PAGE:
The Fourth District Court of Appeals was recently called upon to determine issues concerning the rights to privacy that attached to photographs on a personal injury Plaintiff’s Facebook page. The case (Nucci v. Target Corp.) was a slip and fall case. The defense counsel noticed prior to the deposition of the Plaintiff that her Facebook page had 1285 photographs on it. Two days after her deposition, there were only 1249 photographs on her Facebook page. This led defense counsel to actively pursue production of the Plaintiff’s Facebook history.
The Plaintiff attempted to resist the production of her Facebook history, arguing that she had a reasonable expectation of privacy as to the content of her Facebook page. To support the argument, Plaintiff argued that she had restricted access to her Facebook page and that this act should also keep her Facebook content private and undiscoverable by counsel for Target.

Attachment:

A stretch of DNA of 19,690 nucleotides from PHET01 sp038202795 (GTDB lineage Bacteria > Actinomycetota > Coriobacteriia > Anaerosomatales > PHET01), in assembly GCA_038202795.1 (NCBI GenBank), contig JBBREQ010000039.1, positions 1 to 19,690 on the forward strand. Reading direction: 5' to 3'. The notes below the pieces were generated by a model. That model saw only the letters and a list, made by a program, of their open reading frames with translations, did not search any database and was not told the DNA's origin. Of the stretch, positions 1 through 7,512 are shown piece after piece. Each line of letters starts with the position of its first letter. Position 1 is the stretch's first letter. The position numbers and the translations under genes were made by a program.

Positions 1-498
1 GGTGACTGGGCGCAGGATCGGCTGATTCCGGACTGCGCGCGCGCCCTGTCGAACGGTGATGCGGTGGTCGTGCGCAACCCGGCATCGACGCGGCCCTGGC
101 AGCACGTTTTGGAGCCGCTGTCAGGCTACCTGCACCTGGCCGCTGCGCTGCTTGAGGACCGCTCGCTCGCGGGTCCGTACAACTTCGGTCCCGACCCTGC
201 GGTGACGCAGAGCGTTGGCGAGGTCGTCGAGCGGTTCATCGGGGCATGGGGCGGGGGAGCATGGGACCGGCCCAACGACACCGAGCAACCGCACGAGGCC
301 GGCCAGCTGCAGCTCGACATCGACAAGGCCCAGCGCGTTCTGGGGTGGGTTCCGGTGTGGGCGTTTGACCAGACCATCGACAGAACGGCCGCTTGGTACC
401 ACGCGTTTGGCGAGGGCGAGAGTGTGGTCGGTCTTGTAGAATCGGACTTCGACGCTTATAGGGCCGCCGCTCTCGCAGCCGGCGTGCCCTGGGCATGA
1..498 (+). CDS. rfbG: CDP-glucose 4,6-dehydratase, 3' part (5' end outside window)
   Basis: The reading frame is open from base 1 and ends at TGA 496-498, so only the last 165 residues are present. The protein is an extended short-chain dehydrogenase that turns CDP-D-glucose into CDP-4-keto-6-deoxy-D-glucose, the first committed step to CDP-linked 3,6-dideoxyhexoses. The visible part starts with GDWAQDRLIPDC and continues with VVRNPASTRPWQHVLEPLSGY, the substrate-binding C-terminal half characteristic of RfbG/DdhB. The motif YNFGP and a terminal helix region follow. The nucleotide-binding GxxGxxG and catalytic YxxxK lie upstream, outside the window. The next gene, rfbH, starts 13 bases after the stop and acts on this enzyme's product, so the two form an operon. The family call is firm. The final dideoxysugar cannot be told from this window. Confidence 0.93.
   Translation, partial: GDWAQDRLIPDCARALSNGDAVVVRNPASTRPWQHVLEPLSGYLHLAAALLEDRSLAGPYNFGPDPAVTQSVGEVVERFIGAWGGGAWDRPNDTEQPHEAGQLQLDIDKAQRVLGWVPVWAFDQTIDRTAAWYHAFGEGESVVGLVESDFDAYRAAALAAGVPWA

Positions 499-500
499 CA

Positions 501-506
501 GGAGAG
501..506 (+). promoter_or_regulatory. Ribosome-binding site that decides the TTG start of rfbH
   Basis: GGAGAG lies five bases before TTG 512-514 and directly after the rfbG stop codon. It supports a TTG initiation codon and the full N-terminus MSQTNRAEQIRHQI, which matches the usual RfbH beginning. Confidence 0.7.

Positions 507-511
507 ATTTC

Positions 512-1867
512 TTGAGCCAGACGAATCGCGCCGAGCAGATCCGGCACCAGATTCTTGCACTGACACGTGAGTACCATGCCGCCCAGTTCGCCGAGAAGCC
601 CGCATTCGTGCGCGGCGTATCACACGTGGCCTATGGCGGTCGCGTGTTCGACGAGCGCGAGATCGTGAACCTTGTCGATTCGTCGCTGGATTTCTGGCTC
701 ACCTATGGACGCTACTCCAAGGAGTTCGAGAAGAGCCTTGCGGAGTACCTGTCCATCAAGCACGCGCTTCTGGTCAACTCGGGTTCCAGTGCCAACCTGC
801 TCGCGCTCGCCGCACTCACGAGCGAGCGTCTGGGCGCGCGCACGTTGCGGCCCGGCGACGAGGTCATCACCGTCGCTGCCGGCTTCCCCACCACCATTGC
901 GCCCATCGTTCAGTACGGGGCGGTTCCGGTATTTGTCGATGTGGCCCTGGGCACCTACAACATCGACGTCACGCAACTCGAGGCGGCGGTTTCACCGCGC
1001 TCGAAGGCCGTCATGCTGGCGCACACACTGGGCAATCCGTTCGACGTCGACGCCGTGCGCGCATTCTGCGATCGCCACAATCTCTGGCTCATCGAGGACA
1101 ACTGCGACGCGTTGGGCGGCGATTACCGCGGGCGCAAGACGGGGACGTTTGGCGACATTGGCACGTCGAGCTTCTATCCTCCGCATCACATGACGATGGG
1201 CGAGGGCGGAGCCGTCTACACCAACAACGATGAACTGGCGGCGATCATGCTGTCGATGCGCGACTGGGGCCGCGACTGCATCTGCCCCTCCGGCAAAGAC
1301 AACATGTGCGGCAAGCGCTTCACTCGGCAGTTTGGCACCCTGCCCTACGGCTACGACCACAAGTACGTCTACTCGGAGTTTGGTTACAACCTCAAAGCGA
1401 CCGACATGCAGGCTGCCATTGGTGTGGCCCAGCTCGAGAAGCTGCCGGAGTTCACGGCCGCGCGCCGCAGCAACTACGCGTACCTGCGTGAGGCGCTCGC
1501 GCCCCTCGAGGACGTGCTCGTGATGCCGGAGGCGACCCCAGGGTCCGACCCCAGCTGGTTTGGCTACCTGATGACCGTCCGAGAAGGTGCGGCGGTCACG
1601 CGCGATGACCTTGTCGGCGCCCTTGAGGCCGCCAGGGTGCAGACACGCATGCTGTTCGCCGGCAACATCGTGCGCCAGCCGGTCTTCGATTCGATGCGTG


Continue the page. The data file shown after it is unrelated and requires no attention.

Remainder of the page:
The court decided the case by weighing Plaintiff’s asserted right of privacy against the relevance of the Facebook content to the issues in the Plaintiff’s lawsuit.
The court held that “the photos posted on a social networking site are neither privileged nor protected by any right of privacy, regardless of any privacy settings that the user may have established.”
The Plaintiff’s broad range of alleged damages (which included allegations of permanent injuries and emotional pain and suffering) made the photographs posted on her Facebook page highly relevant to the litigation, therefore Plaintiff was required to produce that information to the attorneys for the Defendant.